Slant Curves in the Unit Tangent Bundles of Surfaces
Let be a surface and let be the unit tangent bundle of endowed with the Sasaki metric. We know that any curve in consist of a curve in and as unit vector field along . In this paper we study the geometric properties and satisfying when is a slant geodesic.
Let be a 3-dimensional contact metric manifold. The slant curves in are generalization of Legendrian curves which form a constant angle with the Reeb vector field . Cho et al.  studied Lancret type problem for curves in Sasakian 3-manifold. They showed that a curve is slant if and only if is constant where and are torsion and curvature of , respectively, and they also gave some examples of slant curves. One can find some other papers about slant curves in almost contact metric manifolds. For examples, Călin et al.  studied the slant curves in -Kenmotsu manifolds. In , Călin and Crasmareanu studied slant curves in normal almost contact manifolds.
Let be a Riemannian manifold. Sasaki [4, 5] studied the geometries of endowed with the Sasaki metric and introduced the almost complex structure in which is compatible with . Tashiro  constructed an almost contact metric structure in the unit tangent bundle of which is induced from the almost complex structure in . Klingenberg and Sasaki  studied geodesics in the unit tangent bundle of -sphere endowed with Sasaki metric and showed that is isometric to . Sasaki  studied the geodesics on the unit tangent bundles over space forms.
In this paper, we study the slant geodesics in the unit tangent bundle of some surface . For any curve in , let be the tangent vector field of and let be the sectional curvature of at , we have the following theorems.
Theorem 1. Let be a Legendrian geodesic parameterized by arc length in with domain . If the set consisting of points such that is discrete, then is a geodesic of velocity and is the normal direction of in .
Theorem 2. Let be a slant geodesic parameterized by arc length in which is not Legendrian. Under the assumptions of as in Theorem 1, we have the following.(1)If , then is a geodesic of velocity 2 and is a parallel vector field along .(2)If , then is a curve of velocity with constant curvature .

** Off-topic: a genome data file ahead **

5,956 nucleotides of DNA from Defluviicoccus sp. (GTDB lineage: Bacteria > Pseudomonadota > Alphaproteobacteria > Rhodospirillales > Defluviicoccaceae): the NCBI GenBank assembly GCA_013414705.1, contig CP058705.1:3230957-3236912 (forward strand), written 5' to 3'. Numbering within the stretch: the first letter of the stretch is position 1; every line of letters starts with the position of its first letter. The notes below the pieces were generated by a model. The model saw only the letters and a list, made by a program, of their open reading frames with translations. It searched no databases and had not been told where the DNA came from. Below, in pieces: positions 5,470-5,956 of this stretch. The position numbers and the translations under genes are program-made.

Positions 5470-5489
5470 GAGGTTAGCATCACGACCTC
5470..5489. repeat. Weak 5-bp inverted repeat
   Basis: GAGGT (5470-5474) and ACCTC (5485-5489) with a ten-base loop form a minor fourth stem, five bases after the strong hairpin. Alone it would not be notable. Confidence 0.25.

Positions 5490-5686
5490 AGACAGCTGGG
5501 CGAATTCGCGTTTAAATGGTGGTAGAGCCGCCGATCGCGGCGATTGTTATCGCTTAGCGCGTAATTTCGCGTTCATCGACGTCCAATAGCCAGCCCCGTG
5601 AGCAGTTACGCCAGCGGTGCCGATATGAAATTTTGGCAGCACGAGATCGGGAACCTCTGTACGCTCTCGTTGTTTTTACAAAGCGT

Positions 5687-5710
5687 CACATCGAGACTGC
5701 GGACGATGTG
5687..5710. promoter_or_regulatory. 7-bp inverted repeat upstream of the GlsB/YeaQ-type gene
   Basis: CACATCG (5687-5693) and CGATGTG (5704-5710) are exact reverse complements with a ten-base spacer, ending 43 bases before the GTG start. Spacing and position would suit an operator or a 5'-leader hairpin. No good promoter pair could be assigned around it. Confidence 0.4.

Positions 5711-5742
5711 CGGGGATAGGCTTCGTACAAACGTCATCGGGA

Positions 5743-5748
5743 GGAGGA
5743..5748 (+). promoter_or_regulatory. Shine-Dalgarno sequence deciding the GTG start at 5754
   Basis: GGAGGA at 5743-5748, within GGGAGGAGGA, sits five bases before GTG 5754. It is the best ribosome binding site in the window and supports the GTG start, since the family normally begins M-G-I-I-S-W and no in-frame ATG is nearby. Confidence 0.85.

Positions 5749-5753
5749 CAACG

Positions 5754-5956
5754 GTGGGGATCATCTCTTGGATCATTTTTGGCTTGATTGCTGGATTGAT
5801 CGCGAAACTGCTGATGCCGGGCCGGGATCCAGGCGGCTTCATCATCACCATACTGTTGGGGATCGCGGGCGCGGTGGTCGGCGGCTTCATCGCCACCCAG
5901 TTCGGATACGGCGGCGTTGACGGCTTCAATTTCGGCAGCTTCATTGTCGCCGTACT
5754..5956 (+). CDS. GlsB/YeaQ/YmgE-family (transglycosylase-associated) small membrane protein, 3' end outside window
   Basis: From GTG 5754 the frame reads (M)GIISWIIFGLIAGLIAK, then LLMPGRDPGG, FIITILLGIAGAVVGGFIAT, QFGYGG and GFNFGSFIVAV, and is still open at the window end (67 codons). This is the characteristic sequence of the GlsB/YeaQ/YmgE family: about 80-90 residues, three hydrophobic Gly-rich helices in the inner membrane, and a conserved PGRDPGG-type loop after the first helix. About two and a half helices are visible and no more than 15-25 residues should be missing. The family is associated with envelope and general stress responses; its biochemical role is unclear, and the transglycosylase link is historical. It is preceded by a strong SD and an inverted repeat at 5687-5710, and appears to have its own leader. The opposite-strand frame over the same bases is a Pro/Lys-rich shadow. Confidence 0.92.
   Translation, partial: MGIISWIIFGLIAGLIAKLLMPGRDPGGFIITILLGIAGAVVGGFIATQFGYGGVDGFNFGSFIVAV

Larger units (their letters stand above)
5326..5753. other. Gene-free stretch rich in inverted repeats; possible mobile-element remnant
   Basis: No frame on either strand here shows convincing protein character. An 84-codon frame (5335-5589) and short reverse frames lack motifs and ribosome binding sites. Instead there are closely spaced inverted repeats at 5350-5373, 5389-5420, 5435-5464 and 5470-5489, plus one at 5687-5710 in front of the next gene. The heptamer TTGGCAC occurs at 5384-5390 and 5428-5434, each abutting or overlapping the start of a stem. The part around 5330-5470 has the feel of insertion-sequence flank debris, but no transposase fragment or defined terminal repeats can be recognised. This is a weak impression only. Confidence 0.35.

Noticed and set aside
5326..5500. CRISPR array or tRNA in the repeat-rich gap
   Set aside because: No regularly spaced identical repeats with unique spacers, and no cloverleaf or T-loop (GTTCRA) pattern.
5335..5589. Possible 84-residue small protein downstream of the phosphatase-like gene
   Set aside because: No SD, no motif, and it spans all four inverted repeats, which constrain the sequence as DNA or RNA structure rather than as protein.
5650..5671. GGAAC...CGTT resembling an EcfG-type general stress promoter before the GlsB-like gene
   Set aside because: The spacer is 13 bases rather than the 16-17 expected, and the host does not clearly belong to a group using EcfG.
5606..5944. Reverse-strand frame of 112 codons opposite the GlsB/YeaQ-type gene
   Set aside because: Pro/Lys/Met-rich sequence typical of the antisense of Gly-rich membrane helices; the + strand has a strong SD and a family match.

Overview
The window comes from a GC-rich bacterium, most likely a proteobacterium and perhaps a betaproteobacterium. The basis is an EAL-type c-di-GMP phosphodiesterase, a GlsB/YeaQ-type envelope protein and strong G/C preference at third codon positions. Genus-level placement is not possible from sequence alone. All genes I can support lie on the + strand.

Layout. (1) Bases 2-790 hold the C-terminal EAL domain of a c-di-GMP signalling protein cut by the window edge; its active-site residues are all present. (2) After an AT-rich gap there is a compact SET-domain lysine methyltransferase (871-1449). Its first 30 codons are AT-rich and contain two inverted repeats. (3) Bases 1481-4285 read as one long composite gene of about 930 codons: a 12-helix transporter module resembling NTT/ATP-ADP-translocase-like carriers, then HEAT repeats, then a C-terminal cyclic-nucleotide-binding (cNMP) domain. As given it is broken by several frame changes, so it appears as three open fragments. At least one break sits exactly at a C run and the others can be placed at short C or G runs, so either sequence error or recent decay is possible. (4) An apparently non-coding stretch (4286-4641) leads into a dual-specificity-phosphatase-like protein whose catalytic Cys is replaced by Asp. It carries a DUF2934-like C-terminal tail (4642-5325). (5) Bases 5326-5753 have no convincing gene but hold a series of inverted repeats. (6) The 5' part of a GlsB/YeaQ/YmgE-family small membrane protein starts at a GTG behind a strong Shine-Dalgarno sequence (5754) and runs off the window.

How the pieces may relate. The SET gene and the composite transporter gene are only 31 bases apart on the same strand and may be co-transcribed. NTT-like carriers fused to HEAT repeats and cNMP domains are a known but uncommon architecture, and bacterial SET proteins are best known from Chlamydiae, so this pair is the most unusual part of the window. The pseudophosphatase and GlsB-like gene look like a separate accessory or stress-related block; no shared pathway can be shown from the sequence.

Firstly, we introduce the (almost) contact metric structure on a Riemannian manifold of odd dimension. With the same notations as in ; let be a real -dimensional manifold and the Lie algebra of vector fields on . An almost cocomplex structure on is defined by a (1,1)-tensor , a vector field and a 1-form on such that for any point we have where denotes the identity transformation of the tangent space at . Manifolds equipped with an almost cocomplex structure are called almost contact manifolds. A Riemannian manifold with a metric and an almost contact structure is called almost contact metric or almost co-Hermitian manifold if and satisfies for any vector fields .
As in Kahler geometry, we can define the fundamental 2-form on the almost contact metric manifold as for any vector fields . Obviously, this form satisfies which means every almost contact metric manifold is orientable and that defines an almost cosymplectic structure on . If the fundamental 2-form , then we call a contact metric manifold.
Let be the locally coordinate systems on the tangent bundle of . Sasaki [4, 5] defined a metric on which is the natural lifts of the metric on as follows: where and and are the horizontal and vertical lifts of at with respect to Levi-Civita connection of , respectively, and are the Christoffel symbols of . The Levi-Civita connection of is defined as where and is the curvature tensor on . The almost complex structure on which is compatible with is given by for any vector field .